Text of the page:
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Pace of electricity deregulation still too slow — Ellinas

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By Dr. Charles Ellinas
THIS is a follow-up to the interview of Dr Andreas Poullikas, Chairman of the Cyprus Energy Regulatory Authority (CERA): published  https://cyprus-mail.com/2021/01/22/cyprus-electricity-market-deregulation/

Dr. Poullikkas steadfastly avoided commenting on issues involving government or parliamentary responsibility – perhaps given their delays in enacting new energy regulation in response to CERA’s recommendations, this is to be expected. He was very careful to stay within the bounds under the strict remit and control of CERA. But even within these constraints his responses were quite revealing.

I did sense a degree of concern at the slow pace of change. It is something that I have been repeatedly commenting on in my own articles in this newspaper. Much can be done to bring Cyprus in line with Europe’s climate change drive. In fact, with its abundance of renewable resources Cyprus should be a leader country within the EU.

But sadly for the island, CERA’s recommendations do not yet appear to receive the support they need and deserve. Not only are government and parliament not giving these high priority or urgency, but many obstacles are continuously being put in their way.

Speeding up deregulation

The deregulation process can be speeded up if the delays in delivering the required software experienced by the TSO are finally overcome. This should have been in place in 2016, but since then revised deadlines have come and gone without result. It is now expected that the system will become fully operational in early 2022.

Let’s hope that, this time round, schedules will be adhered to.

Poullikkas has questioned the lack of long-term energy policy publicly through speeches, articles as well as through publications. He said: “The time has come for all political parties, to agree on a comprehensive sustainable energy plan based on scientifically substantiated inter-party energy agreements.”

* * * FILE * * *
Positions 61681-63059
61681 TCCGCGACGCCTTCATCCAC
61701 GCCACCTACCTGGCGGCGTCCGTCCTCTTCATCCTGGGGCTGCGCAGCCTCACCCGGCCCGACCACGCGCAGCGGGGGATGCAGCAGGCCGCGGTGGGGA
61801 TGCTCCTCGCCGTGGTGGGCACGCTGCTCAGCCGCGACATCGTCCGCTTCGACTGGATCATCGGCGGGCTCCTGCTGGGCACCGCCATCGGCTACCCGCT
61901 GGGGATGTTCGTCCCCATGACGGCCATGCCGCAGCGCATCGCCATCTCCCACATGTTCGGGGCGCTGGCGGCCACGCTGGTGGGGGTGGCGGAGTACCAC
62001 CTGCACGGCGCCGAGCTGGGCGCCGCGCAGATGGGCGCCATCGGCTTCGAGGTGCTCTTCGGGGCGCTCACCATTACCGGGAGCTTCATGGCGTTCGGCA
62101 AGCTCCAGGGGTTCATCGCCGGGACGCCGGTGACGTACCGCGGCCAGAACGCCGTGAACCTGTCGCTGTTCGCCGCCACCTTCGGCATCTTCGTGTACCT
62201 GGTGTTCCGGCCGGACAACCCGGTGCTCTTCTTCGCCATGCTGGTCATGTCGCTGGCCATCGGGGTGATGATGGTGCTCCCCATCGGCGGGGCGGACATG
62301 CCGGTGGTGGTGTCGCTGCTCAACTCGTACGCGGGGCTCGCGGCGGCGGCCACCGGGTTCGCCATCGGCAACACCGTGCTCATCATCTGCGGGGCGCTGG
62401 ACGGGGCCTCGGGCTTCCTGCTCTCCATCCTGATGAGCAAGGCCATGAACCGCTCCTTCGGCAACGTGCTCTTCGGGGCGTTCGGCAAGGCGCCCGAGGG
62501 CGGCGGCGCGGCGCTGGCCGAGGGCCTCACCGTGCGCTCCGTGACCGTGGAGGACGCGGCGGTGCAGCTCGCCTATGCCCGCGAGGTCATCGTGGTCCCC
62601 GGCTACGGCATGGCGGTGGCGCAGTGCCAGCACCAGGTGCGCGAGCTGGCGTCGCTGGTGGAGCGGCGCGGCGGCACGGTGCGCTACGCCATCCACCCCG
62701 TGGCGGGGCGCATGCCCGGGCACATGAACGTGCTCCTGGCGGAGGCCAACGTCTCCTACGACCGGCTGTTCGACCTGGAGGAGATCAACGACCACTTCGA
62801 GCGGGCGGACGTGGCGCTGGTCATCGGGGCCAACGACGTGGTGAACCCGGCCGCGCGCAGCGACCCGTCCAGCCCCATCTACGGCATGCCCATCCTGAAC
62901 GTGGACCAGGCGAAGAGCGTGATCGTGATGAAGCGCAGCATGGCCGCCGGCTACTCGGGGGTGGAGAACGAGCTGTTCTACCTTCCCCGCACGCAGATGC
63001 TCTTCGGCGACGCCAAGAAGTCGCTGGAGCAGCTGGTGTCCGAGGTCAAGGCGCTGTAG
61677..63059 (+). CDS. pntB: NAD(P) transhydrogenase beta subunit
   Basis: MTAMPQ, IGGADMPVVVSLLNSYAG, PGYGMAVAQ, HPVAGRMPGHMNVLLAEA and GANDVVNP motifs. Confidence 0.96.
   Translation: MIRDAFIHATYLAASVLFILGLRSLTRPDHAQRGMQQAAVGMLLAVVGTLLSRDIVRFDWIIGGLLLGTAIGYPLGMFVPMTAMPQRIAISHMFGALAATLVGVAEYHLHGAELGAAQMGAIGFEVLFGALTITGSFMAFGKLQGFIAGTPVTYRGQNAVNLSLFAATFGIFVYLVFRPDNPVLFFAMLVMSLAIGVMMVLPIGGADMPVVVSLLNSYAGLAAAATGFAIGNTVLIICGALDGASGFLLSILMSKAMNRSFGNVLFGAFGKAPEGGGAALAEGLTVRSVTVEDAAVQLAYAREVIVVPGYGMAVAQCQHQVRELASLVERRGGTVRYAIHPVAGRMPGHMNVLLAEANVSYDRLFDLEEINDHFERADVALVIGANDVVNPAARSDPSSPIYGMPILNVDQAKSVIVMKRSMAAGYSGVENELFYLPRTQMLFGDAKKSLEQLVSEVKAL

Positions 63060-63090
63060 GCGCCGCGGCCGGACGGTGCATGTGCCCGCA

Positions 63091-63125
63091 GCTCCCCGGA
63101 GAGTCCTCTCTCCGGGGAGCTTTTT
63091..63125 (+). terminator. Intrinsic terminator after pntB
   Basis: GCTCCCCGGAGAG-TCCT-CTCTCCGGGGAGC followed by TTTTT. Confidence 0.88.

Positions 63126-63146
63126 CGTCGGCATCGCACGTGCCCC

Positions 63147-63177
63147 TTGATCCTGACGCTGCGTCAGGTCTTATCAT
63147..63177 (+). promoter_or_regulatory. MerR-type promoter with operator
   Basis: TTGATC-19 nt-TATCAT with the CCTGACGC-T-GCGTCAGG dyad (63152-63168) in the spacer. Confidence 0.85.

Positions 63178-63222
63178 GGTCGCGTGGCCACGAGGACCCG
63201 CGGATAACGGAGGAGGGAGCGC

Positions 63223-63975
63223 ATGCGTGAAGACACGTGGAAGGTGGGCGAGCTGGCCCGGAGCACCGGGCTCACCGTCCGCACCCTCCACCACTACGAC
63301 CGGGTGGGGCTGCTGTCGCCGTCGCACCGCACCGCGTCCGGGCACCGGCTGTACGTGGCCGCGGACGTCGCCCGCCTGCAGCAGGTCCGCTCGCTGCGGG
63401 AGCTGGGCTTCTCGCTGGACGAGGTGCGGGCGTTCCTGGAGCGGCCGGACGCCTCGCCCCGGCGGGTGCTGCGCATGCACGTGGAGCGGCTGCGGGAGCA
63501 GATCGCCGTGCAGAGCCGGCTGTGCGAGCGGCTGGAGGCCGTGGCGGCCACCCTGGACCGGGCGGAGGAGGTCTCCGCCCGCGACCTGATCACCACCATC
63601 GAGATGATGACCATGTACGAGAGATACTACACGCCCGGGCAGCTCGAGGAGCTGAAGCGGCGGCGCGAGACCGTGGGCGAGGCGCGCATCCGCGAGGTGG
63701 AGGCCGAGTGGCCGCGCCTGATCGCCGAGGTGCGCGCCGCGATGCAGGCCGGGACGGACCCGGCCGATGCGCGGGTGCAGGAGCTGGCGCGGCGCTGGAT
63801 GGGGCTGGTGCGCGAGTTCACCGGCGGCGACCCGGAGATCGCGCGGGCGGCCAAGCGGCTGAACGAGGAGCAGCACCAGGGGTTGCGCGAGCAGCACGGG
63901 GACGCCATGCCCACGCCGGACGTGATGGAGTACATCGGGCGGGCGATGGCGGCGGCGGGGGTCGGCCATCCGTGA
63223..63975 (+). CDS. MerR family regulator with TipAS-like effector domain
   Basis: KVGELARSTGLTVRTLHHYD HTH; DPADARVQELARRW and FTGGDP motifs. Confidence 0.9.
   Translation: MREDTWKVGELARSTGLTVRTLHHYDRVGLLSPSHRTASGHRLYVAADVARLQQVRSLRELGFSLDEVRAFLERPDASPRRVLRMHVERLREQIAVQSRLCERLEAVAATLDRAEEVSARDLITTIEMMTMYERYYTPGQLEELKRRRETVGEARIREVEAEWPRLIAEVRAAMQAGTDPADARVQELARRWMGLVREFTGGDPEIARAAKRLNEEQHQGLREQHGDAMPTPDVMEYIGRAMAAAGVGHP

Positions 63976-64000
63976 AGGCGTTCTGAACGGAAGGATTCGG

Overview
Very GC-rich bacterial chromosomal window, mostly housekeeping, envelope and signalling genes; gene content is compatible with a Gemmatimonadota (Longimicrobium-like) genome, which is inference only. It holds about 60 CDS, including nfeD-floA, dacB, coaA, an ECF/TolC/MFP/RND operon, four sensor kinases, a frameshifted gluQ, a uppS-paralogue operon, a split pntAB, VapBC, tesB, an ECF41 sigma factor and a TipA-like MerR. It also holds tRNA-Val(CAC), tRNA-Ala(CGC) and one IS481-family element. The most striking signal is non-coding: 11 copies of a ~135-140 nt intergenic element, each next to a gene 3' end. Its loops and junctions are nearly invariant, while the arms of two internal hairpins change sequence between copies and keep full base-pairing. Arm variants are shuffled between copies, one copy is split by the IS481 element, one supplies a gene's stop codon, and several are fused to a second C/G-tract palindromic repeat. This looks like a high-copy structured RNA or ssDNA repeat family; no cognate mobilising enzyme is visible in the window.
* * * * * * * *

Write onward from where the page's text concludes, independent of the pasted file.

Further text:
He expanded on this. “In order for such an inter-party agreement to take place, the government must prepare and provide to the parties for consultation a fully justified plan of a comprehensive sustainable energy strategy. Such a plan should be scientifically substantiated and must ensure the balance between security of energy supply, environmental protection and economic growth.”

However, we must admit that, given our political culture, an agreement like this will require a significant amount of preparation and consultation time.

Need for long-term planning

Issues that require serious research and long-term planning should be assigned to scientists and technocrats to study and formulate an appropriate plan. We should make the most of the work of all those that have expertise on the subject. Let us now give the necessary importance and the right path to experts for all energy issues. In so doing, let us leave behind populist approaches with catastrophic long-term consequences against the rights of future citizens.

The policies that will be developed need to be consulted and accepted by the state so that they can be agreed upon by all the political forces in the country, ensuring the continuity of energy policies regardless of the change of power. The government should be prepared to incorporate the proposals of other parties. The possible position of some parties to deny their participation in the joint effort with the argument that a different policy is needed, which they will leave abstract rather than define it, is not going to benefit them in elections.”